On March 2, Bhatti, a Roman Catholic and the only Christian member of Pakistan's cabinet, was shot dead in an ambush by gunmen in Islamabad. He had often expressed his opposition to the blasphemy laws and persistently sought to reform them. Bhatti's death was not unforeseen. After his death, The New York Times reported that the US government, concerned for Bhatti's safety, had tried in the weeks before his killing to secure an armored car and beef up protection for him.
Leonard Leo, chairman of the US Commission on International Religious Freedom, said that in a recent visit to Washington, Bhatti had told the State Department that "his opposition to Pakistan's strict blasphemy laws had brought a stream of death threats." The effort by the US to provide an armored car unfortunately became mired in bureaucracy, not least because of strained relations between Pakistan and the United States over the January arrest of a CIA contractor accused of murdering two Pakistanis.
On March 15, Qamar David, a Pakistani Christian serving a life sentence for blasphemy against Islam, was found dead in his Karachi jail cell. He was 55 years old and the father of four sons. Held in prison since 2002, David had been sentenced to a lifetime behind bars for allegedly sending insulting SMS messages about the Prophet Muhammad. The local authorities claimed that David had died of a heart attack, but his family dismissed that possibility, stating that he had been in good health at the time of his death. Those close to the case believe that the accusations were the result of a business rivalry, and that David was murdered by defenders of the blasphemy law.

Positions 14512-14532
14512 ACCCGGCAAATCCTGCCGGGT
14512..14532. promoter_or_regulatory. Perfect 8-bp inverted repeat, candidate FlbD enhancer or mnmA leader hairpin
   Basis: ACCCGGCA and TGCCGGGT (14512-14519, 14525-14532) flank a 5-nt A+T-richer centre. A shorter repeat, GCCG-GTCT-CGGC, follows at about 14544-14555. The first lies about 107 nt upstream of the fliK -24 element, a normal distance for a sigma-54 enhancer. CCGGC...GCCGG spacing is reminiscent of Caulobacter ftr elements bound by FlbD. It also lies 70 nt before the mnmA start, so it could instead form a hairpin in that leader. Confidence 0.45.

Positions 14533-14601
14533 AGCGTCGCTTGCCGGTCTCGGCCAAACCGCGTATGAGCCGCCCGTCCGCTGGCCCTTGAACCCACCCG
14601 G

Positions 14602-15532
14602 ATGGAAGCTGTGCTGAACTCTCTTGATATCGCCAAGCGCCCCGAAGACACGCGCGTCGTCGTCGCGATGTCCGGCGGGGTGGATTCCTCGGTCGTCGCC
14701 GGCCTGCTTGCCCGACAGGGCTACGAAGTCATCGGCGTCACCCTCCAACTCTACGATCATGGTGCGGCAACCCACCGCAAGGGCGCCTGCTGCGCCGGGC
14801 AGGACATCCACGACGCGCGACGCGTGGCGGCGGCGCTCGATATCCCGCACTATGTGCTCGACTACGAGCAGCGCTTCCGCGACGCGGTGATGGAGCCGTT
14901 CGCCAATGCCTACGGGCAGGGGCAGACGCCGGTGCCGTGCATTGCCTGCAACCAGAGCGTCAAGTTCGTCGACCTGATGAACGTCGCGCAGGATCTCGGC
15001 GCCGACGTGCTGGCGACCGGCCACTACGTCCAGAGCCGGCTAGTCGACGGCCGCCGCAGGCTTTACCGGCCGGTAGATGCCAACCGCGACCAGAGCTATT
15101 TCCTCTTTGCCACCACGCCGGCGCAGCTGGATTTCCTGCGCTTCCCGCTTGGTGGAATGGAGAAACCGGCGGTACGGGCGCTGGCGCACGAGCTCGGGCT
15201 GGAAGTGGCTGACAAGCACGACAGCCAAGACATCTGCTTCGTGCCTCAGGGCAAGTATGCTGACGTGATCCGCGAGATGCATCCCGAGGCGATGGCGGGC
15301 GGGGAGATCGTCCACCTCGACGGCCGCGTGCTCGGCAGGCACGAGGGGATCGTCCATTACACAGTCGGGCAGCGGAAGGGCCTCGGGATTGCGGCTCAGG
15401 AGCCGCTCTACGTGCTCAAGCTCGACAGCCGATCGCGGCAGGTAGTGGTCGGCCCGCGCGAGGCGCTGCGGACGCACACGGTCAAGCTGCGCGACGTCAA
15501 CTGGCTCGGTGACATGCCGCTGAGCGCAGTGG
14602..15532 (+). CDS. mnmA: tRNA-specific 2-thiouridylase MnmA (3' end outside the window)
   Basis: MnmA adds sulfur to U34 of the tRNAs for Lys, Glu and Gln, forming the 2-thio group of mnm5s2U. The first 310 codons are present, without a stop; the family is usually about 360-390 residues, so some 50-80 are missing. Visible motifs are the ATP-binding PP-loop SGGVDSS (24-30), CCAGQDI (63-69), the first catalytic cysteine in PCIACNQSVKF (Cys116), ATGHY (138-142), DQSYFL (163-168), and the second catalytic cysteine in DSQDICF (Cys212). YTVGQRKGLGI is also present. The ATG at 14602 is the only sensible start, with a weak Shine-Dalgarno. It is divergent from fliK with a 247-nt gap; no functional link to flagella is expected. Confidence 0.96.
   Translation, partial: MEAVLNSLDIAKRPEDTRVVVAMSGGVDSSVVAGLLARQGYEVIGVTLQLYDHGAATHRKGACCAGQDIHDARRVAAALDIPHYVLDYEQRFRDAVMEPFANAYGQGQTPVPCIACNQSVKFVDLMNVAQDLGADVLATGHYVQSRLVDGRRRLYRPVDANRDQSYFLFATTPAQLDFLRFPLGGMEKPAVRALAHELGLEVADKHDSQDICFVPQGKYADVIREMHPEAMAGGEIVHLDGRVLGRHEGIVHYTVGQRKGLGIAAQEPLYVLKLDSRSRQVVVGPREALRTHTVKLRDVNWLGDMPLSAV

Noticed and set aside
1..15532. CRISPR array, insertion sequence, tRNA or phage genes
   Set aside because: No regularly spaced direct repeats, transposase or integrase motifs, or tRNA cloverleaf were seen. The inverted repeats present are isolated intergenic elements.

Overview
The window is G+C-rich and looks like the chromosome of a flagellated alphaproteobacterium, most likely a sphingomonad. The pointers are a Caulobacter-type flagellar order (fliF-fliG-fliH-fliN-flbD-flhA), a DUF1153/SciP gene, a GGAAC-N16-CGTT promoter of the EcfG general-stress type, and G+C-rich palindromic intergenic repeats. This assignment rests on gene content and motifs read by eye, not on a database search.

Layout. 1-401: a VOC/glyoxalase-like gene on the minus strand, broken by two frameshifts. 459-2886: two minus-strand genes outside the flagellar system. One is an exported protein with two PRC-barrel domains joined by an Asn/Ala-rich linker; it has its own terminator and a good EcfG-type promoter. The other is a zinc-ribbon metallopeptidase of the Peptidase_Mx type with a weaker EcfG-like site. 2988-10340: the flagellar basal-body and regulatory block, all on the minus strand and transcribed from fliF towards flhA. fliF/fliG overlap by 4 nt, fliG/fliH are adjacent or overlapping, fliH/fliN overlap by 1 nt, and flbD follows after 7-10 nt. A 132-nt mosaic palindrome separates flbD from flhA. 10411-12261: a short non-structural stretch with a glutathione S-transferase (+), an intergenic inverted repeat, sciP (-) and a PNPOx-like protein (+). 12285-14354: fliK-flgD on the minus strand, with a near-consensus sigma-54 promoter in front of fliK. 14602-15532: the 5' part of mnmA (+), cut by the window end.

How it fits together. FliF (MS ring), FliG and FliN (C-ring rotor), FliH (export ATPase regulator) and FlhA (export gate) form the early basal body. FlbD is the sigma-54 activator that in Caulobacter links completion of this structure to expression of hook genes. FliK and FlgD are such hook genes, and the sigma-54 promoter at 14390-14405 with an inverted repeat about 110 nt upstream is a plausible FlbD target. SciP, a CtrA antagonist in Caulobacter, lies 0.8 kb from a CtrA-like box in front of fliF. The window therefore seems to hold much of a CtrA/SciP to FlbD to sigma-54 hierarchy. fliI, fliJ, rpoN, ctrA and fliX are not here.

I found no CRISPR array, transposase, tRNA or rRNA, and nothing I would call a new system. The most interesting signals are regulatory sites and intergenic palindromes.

Although no one in Pakistan has yet officially been executed for blasphemy, dozens of those accused have been put to death since the 1980s by vigilantes, local thugs or mobs, or police. The authorities too often turn a blind eye to such killings, even though some were killed even after having been acquitted. Many others have endured brutal rapes and beatings, while churches, homes and businesses have been ransacked, looted and burned.